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“The only thing necessary for these diseases to the triumph is for good people and governments to do nothing.”



Nearly $3 Trillion Dollars in U.S. Health Spending is Projected

Healthcare spending will top $2.8 trillion in the US by 2011, driving an even larger chunk of the nation's gross domestic product (GDP) than previously forecast, government actuaries reported on March 12.

Spending may reach 17% of GDP by 2011, up from 13.2% in 2000, according to actuaries at the Centers for Medicare and Medicaid Services (CMS). Said another way, annual healthcare spending by 2011 will rise to $9,216 per person in America -- double the amount spent per capita in 2000.

CMS said its new outlook for healthcare spending, updated annually, reflects higher projected growth in Medicare and Medicaid expenditures and more sluggish private healthcare spending.

While prescription-drug spending will continue to grow at double-digit rates, the rate of spending growth is expected to slow to 10.1% for 2011 from 17.3% for 2000. Actuaries say the slowdown reflects cost-cutting tactics, such as tiered co-payments, and the introduction of fewer blockbuster drugs.

"Still, we project that between 2001 - 2011 period, drug spending growth will exceed total health spending growth by almost five percentage points per year on average," according to Stephen Heffler and colleagues from CMS's Office of the Actuary. Drug spending will account for 14.7% of total health expenditures by 2011, compared with 9.4% in 2000, they said.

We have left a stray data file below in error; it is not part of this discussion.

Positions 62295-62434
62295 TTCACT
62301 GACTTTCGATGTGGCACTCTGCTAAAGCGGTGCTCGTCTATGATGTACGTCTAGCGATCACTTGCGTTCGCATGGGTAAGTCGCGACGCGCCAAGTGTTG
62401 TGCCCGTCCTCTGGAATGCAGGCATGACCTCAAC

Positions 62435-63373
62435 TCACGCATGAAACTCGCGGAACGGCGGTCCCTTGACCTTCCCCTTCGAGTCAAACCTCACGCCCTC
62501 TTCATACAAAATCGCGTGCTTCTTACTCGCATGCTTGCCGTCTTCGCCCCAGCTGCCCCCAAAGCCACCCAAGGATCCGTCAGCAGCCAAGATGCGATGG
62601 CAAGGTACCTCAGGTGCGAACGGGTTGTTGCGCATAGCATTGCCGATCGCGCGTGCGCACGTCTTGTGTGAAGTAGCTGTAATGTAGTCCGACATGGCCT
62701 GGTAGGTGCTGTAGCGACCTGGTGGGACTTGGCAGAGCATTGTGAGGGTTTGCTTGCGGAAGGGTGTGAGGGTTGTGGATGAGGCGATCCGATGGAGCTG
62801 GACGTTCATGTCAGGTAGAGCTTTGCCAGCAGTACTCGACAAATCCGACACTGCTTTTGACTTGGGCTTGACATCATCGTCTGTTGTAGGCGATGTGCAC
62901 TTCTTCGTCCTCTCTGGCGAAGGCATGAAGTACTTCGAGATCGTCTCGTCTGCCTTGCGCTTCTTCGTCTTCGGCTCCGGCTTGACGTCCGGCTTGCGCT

Public-health spending is expected to rise more sharply than previously projected largely due to the effect of higher provider payments and new benefits mandated as part of the 2000 Medicare, Medicaid and SCHIP Benefits Improvement and Protection Act. Medicare spending may rise 9.5% in 2001, outpacing the rate of growth projected last year by 2.5% points.

Growth in private-sector spending is expected to be more sluggish than last year's projections because of a weaker-than-anticipated outlook for the nation's economy. Still, actuaries are predicting 8.9% growth for 2001 and 9.4% for 2002, compared with 6.9% for 2000.

Health Affairs March/April 2002;21:207-217


For the first time in almost a decade, according to federal health economists, health expenditures outpaced the growth of the economy. That is one amazing statement.

The US currently spends about 1.5 trillion dollars for healthcare, and the projections are that it will double in less than ten years.

Like the late Senator Everett Dirksen from Illinois was fond of saying when he was referring to the Defense Department budget, a billion dollars here, a billion dollars there and before you know it you are talking real money.

Well we are talking a lot more than a few billion dollars. How about something like a nearly 1.5 trillion dollars, an amount that is even beyond Bill Gates level.

The sad tragedy is that we are spending all of this money on disease management focused on drugs and surgery and our return on this investment is profoundly poor.

Retail pharmacies filled 3 billion prescriptions in 2000.



We are not achieving the high levels of health that we could be. More and more people do not have the energy they need to get through the day while millions of others are suffering with painful crippling diseases because they have violated basic health principles.

Many of their choices were made out of ignorance and it is my vision and passion to make a dent in this mess. I hope to have many of you help with the process as this web site becomes a major force for good and the alleviation of disease and suffering.